The Shepherds are the only people who come to visit the new-born Jesus in Luke’s account of the nativity. Luke’s Gospel focuses on the poor community of the time. He emphasizes the sort of humble circumstances into which Jesus was born – being laid in an animal’s feeding trough, no less. Certainly the shepherds’ presence is a pre-empting of the way that Jesus would operate during his adult ministry, where he embraced those on the fringes and reached out to those who were rejected by society. In the Magnificat, Mary’s song of praise when she greets Elizabeth, we are given a taste of what the Lord will do – he will scatter the proud-hearted, cast the mighty from their thrones and lift up the lowly.
The presence of these shepherds at the nativity should help us to consider our own poverty. It is not something we might think about, when we are surrounded by so many things and with the growing commercialism which accompanies the Christmas season. However, the shepherds can help us consider our inner poverty and those areas of our lives which are in need of Jesus’ presence to make us whole. The shepherds also remind us that we are all in need of a saviour – I need Jesus just as much as the next person, whatever our circumstances. Let us not allow the material riches we possess mask our need for Christ or excuse an opportunity to connect with him.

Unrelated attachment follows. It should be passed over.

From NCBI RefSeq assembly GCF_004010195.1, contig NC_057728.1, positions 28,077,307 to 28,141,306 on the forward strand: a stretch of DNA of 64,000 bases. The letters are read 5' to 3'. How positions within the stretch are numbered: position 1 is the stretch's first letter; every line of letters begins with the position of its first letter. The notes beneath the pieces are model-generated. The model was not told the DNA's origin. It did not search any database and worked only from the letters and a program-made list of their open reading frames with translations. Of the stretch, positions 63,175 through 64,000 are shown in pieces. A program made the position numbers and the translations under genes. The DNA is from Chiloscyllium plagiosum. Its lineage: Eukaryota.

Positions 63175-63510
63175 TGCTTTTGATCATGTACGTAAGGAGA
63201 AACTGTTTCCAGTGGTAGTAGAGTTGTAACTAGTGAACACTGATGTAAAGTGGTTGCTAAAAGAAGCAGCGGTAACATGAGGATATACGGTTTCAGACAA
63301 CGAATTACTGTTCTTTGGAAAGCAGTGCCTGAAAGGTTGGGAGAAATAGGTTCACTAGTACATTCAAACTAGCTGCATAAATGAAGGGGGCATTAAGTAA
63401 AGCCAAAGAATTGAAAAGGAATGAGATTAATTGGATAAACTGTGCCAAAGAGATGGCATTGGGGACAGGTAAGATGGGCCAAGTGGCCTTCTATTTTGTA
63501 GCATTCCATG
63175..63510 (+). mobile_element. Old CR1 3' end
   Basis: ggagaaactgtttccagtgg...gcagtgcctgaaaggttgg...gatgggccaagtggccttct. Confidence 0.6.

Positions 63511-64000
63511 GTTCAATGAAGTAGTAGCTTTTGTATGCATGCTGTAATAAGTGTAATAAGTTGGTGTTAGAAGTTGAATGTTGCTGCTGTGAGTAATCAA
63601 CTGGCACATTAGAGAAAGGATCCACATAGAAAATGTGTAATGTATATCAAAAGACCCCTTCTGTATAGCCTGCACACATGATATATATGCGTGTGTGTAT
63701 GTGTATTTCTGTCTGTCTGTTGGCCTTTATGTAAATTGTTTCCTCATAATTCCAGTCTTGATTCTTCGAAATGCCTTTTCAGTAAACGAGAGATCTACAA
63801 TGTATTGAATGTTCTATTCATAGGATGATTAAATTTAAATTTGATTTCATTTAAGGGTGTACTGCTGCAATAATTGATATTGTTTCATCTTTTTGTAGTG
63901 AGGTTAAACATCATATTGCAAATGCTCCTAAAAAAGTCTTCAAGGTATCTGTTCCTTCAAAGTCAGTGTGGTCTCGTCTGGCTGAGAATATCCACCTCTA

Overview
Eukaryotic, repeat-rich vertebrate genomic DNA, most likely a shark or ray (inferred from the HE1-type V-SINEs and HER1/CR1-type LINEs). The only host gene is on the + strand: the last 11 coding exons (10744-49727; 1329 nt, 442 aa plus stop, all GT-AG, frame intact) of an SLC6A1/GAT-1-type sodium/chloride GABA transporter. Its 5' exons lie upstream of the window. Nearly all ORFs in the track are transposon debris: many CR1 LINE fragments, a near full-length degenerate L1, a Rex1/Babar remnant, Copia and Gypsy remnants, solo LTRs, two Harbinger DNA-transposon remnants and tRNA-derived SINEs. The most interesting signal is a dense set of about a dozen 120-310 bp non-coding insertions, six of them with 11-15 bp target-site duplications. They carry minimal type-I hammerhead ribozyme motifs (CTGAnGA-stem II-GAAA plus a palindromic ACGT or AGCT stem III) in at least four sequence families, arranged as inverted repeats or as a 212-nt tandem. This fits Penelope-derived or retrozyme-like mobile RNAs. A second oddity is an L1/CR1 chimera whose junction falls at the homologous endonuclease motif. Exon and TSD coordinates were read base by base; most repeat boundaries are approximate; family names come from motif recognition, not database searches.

And how wonderful that these poor shepherds were the first to be visited by angels, proclaiming the news that Jesus was born! The Angels are the heralds of good news. It must have been an amazing sight for those shepherds, far more used to quieter nights in the fields outside Bethlehem. The presence of the angels signals the wonder of this momentous birth. As we look at the angels in the nativity scene, we should be reminded that this is no ordinary moment – it is an event like no other; an unrepeatable moment in history and in our lives! Don’t we need the good news that the Angels proclaim today, more than ever?
So when we look upon the lowly shepherds and the angels who announced the birth of Jesus to them, let it be a reminder not to allow ourselves to “normalise” the nativity, but to look upon that scene with eyes of wonder – as the shepherds would have done – and be moved to sing and shout, like that great multitude of Angels chorusing together to bring us joyful tidings!
Lord, thank you for the “good news” hearalded by the angels.
Am I the bringer of good news to all those I meet?
Help me, Lord to recognise areas of poverty in my life,
where I need your transformation.
May I use this season of Christmas to renew my prayer life,
so that I may dwell in your presence and hear again your message of life!